Next I tackled the dust monitor. The Dustduino project is the basis. They manage to measure both pm10 and pm2.5. Moreover, they publish over wifi to the internet. The reading of the dust works like a breeze, but communicating with WIFI is a challenge.

In the end, I found Tom Tobback at Lantaukwcounter, with exactly the same hardware as me. I first tried to adapt his code to what I specifically wanted (other streaming, other pin connections, etc), but I ran into a lot of issues.

Finally I gave in and restarted and just used his code whenever I could. I just opened an account with emoncms for streaming. I just commented out the things that did not work for me: mostly the sharp module related code (Tom his sketch has both a sharp Shinyei PDD42 dust module). An issue I ran into is that Tom listens for feedback from ESP after reset, and my setup blocked there. In the end, I just commented out the listening, and now it works...

Streaming: most instructables skip over the setup of the streaming. As if it just works. It does not. Most streaming services are only controlled by API-codes you send over the internet, it looks very much like spaghetti when you start with it. It is a totally different way of thinking. Reading through the different pages, it starts making sense.

I started with the streaming as Dustduino does it. They use Xively in their sketch, but Xively changed their setup since the sketch was written and it was impossible for me to find out what the monthly price would be. Dustduino themselves created OpenDustMap, but this seems limited in potential. I tried to set up (rather readable instructions, not a lot of graphical gadgeds), grovestream, thingspeak, etc. I concluded I would only be able to make things work just accepting the choice of Tom:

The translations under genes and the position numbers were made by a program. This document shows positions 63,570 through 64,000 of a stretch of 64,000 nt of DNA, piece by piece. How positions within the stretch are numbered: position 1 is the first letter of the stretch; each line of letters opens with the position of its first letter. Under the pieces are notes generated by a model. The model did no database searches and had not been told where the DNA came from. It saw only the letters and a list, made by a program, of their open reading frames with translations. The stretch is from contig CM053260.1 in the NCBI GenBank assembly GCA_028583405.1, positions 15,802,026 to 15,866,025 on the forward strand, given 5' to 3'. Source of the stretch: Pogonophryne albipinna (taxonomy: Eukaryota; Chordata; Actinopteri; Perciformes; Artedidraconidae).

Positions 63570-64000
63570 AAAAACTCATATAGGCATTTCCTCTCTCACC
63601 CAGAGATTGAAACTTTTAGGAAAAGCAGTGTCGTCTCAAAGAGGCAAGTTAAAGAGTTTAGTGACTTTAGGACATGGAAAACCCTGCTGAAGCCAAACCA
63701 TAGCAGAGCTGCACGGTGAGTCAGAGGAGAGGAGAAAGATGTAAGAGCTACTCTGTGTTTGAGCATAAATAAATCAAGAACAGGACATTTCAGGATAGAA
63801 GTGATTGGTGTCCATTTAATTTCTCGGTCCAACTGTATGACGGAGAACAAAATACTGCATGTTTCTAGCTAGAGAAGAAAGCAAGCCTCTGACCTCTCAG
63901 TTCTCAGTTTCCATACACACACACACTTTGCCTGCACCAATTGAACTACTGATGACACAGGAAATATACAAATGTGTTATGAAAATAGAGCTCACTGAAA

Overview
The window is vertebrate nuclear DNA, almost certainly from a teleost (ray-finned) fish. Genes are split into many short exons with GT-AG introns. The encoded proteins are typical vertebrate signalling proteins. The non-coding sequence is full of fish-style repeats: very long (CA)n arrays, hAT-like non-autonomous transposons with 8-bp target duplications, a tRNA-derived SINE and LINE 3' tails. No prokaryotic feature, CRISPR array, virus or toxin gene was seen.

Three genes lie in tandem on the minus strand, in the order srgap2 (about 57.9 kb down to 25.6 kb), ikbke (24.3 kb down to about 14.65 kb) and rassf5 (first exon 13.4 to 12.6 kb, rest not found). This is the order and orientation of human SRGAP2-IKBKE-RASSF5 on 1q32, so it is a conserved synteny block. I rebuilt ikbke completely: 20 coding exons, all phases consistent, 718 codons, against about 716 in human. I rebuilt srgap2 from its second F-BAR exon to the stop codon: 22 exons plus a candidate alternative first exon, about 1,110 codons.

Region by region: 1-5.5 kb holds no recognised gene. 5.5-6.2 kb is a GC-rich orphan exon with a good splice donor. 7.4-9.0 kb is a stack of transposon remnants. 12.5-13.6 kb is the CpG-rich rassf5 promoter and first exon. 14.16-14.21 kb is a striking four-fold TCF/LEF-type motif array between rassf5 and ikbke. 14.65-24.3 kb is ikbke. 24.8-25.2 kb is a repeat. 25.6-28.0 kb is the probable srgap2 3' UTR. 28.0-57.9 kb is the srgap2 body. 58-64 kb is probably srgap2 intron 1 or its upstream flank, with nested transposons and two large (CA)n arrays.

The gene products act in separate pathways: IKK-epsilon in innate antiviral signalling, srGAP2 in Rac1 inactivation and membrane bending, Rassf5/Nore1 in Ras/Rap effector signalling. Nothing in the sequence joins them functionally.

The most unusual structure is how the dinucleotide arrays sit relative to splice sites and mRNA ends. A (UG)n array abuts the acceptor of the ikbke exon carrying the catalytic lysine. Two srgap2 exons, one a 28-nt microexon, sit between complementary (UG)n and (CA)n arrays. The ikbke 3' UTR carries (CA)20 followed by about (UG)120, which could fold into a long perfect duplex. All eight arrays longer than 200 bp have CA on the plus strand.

Emoncms is totally newbie hating, and works without help function nor easy explanations, but with hindsight it is rather straightforward: the inputs are created by the data you send, while the feeds are strangely created by clicking on a link on the API page, adding the security key you received and then renaming your feed (I created five times a "Power" feed). I ignored everything I did not understand, and it turned out fine. Apparently (it seems) the software on their free server is kind of crippleware of their FOSS server you can install yourself. That server has more options, widgets and graphical presentations. The server is in principle limited to energy data (naming units as Watts etc.).

Adding the temperature/humidity module DHT22 is the easy part. The Adafruit instructions are OK: the essence is to do the wiring and install the library. It actually worked as a dream. I added the library, and ran the example code and it just worked (OK, the DHT22 sensor was broken, it gave always 1 % as humidity reading; apparently 30 % of these sensors come broken, the shop replaced it without a problem). Integrating the example code in the sketch and ready. It works.

  • Note: there must be a 10 K Ohm resistor between input and data . Probably. Because Adafruit says you should. Other instructables use a 5 KOhm resistor or even nothing.

To do:

  1. I still don't understand how to program the streaming myself. How it works exactly. I just used exact the same code, with my own keys to the service. I would like a streaming service that gives me more power over my data. Probably my knowledge of programming is the limiting factor. This is also the limiting factor for what I can do with the data.
  2. I still need to find a beautiful box.
  3. The dust monitor gives now and then aberrant data. This is normal but it makes the graphs ugly. I must find a way to correct this in the presentations. If you need to have results that are 100% reliable and of scientific quality, you would probably better buy an expensive commercial system.

The sketch is uploaded to GitHub (with ssid, passwords and apikey for emoncms as xxxxxx).

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    4 years ago

    Nicely done, thanks for sharing your first instructable :)